Consumers are fine swiping a card, scanning a bar code and entering a PIN, but tapping a card on a new form of reader is neither intuitive nor helpful. NFC companies have partnered with mobile phone manufacturers and networks to position themselves as an integral part of whatever comes next, but their odds for success are long.
Virtual cards, which are usually distributed via e-mail, gained considerable momentum in 2009, and growth will accelerate in 2010. CVS Caremark Corp., The Home Depot USA Inc. and The Container Store Inc. stores all have robust offerings.
AMC Entertainment Inc. and Bass Pro Shops Outdoors Online LLC have announced future launches. A number of companies have developed their own digital offerings, but specialized "virtual gifting" companies like CashStar Inc. and Transaction Wireless have raised money and are aggressively pursuing retailers with sophisticated products.
Silicon Valley-based startup Interactive Gift Corp., providers of GroupCard, partnered with Safeway Inc.'s Blackhawk Network on a deal to bring Apple Inc.'s iTunes' virtual cards to social networking site Facebook. Retailers are eager to work with companies that can turn Facebook or Twitter fans into loyal customers. Virtual cards offer great benefits around "give one, get one" promotions. Marketers are working to find the best ways to use the capabilities of virtual companies to increase retail traffic and spending.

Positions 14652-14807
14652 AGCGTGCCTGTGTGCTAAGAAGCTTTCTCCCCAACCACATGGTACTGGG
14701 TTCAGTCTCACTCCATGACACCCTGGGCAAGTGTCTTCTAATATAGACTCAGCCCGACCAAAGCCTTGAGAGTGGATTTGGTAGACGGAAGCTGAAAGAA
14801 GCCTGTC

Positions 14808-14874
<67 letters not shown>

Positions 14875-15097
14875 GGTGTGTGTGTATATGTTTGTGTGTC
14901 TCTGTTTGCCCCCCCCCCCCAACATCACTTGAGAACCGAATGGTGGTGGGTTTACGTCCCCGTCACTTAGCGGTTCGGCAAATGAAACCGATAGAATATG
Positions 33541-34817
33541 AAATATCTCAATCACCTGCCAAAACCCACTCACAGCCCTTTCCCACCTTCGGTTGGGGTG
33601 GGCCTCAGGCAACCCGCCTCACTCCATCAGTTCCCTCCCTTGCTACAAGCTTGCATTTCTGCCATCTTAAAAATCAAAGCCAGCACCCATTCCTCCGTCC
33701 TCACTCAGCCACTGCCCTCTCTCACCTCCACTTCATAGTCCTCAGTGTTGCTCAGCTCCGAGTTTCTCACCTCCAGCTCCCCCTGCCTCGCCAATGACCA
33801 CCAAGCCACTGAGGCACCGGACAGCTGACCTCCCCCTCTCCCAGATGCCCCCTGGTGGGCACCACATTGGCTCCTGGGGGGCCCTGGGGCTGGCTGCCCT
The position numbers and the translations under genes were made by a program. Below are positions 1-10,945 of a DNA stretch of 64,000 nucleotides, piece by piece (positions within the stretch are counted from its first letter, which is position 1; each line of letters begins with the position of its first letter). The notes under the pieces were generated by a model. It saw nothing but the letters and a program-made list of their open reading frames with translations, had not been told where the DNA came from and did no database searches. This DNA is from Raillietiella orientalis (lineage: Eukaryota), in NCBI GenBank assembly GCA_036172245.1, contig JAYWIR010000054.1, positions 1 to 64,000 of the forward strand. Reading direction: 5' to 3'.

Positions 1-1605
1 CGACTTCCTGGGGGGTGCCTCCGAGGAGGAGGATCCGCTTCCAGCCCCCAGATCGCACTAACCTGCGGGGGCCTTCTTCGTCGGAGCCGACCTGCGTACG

Blackhawk is flexing its grocery distribution muscles to sign exclusive deals that extend to online distribution of virtual cards, using the lightly trafficked Gift Card Mall Web site as a starting point and offering virtual cards from Sears Brands LLC, Lands' End, Build-a-Bear Workshop Inc. and Bass Pro.